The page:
I don't recommend a greenscreen or fancy audio equipment; 3 years into streaming and I still use a crappy USB microphone. The only thing that matters after that is being able to put in the research and time (be prepared for 50-80 hours a week with no income at the start). Lastly, a tip for growth: the strategies to grow when you're small are the opposite of the strategies employed by the already big fish. Think about that, and understand that, and you'll do just fine.
Talents are a huge part of the viewing and content side of esports. Casters, analysts, hosts, and interviewers (sorry if I forget to list a role) play a large part in the viewer experience and presenting players, matches, and stakes. Without talent, esports events would be a dull experience and a hard entry point for newcomers to our passion.
I reached out to Troels Lyngholt "syndereN" Nielsen about his journey to becoming a talent in the esports scene and what he recommends aspiring talent to work on:
I got into casting back in DotA, actually. There wasn't really any expert angle back then in casting, it was mostly solo casting by one play-by-play commentator. I talked to Madmortigan back then (American guy who mainly cast NA stuff) to hear if he wanted to try to have me on. He did, people really liked it, and things took off from there. Esports now is a lot more crowded with talent and people trying to break through, so it's pretty tough. We're not really in the infancy anymore. The best thing is to have a good work ethic, put in the hours, listen to constructive criticism while blocking out flat out hate, and try to find a way to stand out and be unique in your own way.
James "BanKs" Banks also provided insight into his journey into becoming a talent in esports, and how he never gave up and kept striving even while working full-time:
I think that's a big mistake; people dream so hard that they don't have an idea of saying, "Oh, maybe if this doesn't work, there's not another option." They're so focused on making it happen, and I agree with that because, like you want to make happen, it's a dream, but not everyone can live out their dreams. I'm very lucky that I can, but it certainly hasn't been easy. And I come from a council estate background, low income, meaning that I didn't have anyone to bankroll me. I had to make this work myself. I moved out at a very young age from my parents, and I kind of had to stand on my own two feet, and I had to make this work.
Basically, everything that I did, I did it while I was studying, or I had to have a full-time job and to do esports as a part-time. So for many years, I burned the candle at both ends doing normal life, normal work, normal studying, and then esports in the evening, the whole time. I took the long route, but I just never gave up on it.
As a journalist, I can say that it is one of the most rewarding careers I have ever been a part of. I didn't feel it appropriate to spend the time here describing my journey to becoming a journalist, so I sat down with two of my WePlay! colleagues and spoke with them about how they worked towards a full-time role in journalism.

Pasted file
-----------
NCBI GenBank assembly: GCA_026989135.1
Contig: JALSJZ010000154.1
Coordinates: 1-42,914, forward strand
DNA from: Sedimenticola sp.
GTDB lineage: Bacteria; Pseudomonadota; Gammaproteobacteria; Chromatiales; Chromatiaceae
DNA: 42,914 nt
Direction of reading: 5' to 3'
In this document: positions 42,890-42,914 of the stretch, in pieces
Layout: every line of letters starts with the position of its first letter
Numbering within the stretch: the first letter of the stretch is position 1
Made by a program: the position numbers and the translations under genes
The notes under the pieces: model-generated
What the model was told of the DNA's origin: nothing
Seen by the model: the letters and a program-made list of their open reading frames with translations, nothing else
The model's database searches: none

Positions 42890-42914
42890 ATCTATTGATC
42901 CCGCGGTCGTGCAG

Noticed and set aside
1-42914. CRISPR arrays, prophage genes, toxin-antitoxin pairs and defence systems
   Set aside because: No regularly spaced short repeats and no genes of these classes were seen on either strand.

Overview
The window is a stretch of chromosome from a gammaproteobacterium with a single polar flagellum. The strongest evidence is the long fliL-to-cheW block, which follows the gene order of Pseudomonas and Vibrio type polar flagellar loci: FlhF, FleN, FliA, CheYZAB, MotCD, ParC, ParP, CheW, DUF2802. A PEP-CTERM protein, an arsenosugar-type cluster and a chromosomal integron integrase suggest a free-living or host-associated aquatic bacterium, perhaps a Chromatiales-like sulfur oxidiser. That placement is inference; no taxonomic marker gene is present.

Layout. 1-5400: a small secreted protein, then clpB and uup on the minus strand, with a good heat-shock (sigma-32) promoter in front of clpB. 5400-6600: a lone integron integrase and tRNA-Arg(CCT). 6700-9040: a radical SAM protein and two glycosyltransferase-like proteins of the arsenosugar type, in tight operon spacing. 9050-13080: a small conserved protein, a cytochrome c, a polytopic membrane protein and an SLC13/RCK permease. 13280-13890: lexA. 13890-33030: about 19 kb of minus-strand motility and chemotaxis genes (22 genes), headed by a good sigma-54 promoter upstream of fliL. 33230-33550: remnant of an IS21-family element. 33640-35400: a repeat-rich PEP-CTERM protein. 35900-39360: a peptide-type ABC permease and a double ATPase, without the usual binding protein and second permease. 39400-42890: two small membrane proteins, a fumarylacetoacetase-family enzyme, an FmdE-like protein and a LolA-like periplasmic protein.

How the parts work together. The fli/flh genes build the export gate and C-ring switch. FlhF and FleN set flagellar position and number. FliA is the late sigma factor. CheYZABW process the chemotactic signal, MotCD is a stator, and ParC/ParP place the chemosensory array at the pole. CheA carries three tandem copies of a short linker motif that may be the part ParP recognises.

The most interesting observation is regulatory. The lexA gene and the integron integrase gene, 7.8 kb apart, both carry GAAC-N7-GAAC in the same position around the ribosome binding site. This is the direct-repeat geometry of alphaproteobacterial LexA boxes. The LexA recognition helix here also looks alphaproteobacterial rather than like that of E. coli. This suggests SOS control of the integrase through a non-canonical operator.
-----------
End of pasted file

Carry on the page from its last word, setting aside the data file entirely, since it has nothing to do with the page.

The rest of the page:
Umar is the fighting game extraordinaire at WePlay!. He is knowledgable in many other fields of esports, but fighting games, along with RPGs, are his passion:
I've worked across multiple industries doing very different things, but writing was always my first love. I never imagined I could make a career out of it, but here I am. Esports journalism requires more than just a passion for the games. You need to be willing to learn, leave your comfort zone, and make sacrifices. Every hurdle you scale will get you that much closer to your goal.
Arseny is our resident Dota 2 expert, but he is also very knowledgable about shooters. He came from a background outside of esports or gaming, but used his experience to propel him into the career of his dreams:
I couldn't even dream that I would be where I am now. I always loved games, including esports. I played Dota 2 a lot, but I did not have a goal to get into esports, because I did not think that I was good enough or had any vital links. I launched my career as a journalist, if you can say that, on a website dedicated to football and the Manchester United Football Club. I translated articles there, made digests, and we even translated a book about EPL! Of course, this was my hobby, and I did everything free of charge.
Later, after graduating from the Institute of Journalism, I got a job as a BTL manager in an advertising agency. It was hard for me for many reasons, but one day a friend — I met him on the aforementioned fansite — wrote to me and suggested working as a translator for a website about esports. I agreed: some extra pennies while the topic sounded quite interesting. All in all, I leaped from a translator to a real journalist. The moral is: follow your hobby and try to find a place of interest, then work hard and the money will come.
Just write! Journalists are writers, first of all. Create a blog, subreddit, Twitter account — just write, compose your texts, try finding new approaches to the game, dig deeper, re-read, and get embarrassed by your previous texts. Once you figure out what your strengths are, upgrade them. Then, just look for a vacancy and be bold.
I truly hope this helped provide some insight for your journey into a career in esports. If you have any questions about journalism and how to take the next step, don't hesitate to reach out to me on Twitter, @DBantelauthor.